Robyn Adams, a Ph.D student at MSU, co-hosts a panel with passion and motivation to help other students succeed
Broadcasted live on June 26 from Oakland, Calif., a student and a CEO discussed the differences between mentoring in industry and academia.
The panel was the result of a long-standing friendship between the two leaders. Robyn Adams roams the ComArtSci building. Tim Salau is the CEO of Guide, an app that lets high school students learn essential life skills from different influencers. They partnered up with WeWork, an office design company, in order to voice their tips and tricks on establishing equal mentor-mentee relationships in the workplace and classroom.
Mentoring has played a huge role in Adams’ academic career.
“Had it not been for my mentoring relationships, I probably wouldn’t have made it this far.” Adams said. “If I didn’t have people interested in mentoring me and cultivating my educational experience, and my talents and gives, I wouldn’t have had the support system.”
Adams hoped to spread some of that knowledge so that she can help educate those who may not have those same support systems. Identifying as a black queer woman, she understands what it means to have a mentor. To her, having that connection is vital.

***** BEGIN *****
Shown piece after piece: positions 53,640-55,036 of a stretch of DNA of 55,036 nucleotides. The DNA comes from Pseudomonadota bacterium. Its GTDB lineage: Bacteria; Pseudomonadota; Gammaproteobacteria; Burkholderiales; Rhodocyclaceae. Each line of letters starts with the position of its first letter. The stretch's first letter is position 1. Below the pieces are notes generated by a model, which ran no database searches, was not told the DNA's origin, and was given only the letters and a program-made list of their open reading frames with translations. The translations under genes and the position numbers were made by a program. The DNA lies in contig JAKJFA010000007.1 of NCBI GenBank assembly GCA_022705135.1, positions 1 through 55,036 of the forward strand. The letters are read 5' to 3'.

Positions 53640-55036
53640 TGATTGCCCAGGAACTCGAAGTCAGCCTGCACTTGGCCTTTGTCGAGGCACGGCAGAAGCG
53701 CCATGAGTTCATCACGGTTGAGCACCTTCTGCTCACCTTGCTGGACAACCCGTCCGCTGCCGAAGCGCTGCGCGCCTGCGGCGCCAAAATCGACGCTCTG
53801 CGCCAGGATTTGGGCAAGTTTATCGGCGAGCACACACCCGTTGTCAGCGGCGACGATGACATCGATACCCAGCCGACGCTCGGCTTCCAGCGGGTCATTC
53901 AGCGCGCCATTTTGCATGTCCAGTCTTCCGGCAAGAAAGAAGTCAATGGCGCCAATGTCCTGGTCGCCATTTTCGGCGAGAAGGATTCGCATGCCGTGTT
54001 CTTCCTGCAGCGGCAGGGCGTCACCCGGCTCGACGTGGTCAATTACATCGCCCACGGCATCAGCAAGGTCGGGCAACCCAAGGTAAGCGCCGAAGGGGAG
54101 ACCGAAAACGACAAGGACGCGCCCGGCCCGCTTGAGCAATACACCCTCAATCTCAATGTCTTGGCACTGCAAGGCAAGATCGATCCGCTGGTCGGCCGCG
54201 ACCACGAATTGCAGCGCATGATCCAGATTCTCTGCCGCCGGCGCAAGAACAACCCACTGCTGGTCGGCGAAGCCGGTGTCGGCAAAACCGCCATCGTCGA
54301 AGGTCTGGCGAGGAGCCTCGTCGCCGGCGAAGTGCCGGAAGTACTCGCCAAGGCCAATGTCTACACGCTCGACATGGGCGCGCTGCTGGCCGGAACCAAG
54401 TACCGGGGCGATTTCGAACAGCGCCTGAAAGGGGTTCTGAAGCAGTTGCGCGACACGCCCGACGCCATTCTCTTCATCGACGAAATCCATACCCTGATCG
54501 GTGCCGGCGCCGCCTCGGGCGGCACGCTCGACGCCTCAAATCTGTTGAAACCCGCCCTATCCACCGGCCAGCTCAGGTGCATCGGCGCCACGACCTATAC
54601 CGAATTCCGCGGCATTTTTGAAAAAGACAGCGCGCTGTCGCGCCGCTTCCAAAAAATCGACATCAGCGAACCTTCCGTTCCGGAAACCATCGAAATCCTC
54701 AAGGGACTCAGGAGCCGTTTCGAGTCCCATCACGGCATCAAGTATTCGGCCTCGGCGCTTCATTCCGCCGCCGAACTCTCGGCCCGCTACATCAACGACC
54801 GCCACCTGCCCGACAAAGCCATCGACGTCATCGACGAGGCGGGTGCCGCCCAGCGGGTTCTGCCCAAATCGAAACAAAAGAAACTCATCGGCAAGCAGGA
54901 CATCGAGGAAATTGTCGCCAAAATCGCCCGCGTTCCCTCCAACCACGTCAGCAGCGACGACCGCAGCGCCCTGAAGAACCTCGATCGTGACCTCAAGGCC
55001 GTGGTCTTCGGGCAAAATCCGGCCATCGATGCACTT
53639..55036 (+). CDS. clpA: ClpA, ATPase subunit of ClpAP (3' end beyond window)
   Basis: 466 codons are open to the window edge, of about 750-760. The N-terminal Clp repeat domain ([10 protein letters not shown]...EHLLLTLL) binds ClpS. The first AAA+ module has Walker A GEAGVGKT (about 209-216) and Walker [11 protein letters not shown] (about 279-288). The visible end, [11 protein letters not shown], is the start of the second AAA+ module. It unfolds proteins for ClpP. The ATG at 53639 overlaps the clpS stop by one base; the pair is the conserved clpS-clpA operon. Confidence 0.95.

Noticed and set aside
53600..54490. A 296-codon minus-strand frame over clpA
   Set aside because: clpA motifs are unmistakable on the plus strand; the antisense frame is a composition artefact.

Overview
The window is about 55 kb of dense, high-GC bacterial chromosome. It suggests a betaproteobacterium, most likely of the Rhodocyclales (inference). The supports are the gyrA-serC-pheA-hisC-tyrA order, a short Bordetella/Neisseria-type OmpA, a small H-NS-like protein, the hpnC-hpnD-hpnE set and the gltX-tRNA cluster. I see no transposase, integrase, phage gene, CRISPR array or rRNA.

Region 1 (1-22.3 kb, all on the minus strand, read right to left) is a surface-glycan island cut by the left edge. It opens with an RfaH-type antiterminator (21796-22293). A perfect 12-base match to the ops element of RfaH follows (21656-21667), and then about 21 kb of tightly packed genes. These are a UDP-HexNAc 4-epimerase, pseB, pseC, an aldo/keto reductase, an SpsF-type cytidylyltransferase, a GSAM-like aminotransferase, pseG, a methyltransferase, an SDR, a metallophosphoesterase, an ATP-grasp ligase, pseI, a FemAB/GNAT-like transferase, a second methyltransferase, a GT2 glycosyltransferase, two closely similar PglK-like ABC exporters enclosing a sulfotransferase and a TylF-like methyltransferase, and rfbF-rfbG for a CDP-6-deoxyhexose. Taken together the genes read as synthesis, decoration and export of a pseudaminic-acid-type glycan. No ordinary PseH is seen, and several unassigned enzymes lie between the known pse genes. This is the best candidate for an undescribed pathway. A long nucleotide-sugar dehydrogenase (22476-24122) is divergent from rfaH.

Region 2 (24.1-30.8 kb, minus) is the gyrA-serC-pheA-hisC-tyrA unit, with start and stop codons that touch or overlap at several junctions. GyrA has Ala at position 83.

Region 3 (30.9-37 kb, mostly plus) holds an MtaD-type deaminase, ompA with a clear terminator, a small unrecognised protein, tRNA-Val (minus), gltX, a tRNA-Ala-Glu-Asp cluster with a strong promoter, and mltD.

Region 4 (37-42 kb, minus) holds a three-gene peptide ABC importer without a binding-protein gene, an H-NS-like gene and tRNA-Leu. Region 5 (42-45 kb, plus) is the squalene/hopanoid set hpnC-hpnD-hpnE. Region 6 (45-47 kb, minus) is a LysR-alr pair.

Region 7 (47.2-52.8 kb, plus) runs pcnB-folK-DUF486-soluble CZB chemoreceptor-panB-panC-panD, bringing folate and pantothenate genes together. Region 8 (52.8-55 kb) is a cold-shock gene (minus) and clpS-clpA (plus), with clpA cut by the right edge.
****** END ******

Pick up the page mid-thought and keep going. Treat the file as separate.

“I wanted to make sure I’m providing people with the same opportunity to access I have,” she said.” One of the ways you can do that is by having [students] understand what it means to build healthy relationships, mentoring relationships and support systems that can get them to this point.”
The panel, which lasted a span of four hours, covered three main topics: the evolution of mentors, bidirectional communication between mentors and mentees, and combating a concept known as imposter syndrome.
"Imposter syndrome can inhibit our ability to seek and sustain mentor relationships,” said Adams. “It is important for both the mentee and mentor to affirm themselves and each other throughout the mentoring process."
Salau and Adams’ emphasis on bidirectional communication came about due to the imbalance Adams noticed in value in the workplace. Expanding this communication and improving it also improves communications between mentors and mentees, according to Adams. This leads to an evolution in mentorship.
“Today's workplace (both academic and industry) requires workers to be multi-skilled and faceted. Mentors should be the same,” said Adams.“Today's mentors should strive not only to fill the position of a mentor but a sponsor too. A sponsor is someone who is willing to utilize their leverage to propel their mentee.”
Advancing her own career and her efforts to enhance mentorship, Adams officially accepted the position of chief academic officer in Salau’s Guide. Her work will involve sustaining the success of students in academic spaces, ranging from the high school classroom to university lecture halls. She hopes to continue bridging the gap between academic and industrial spaces.
By John Castro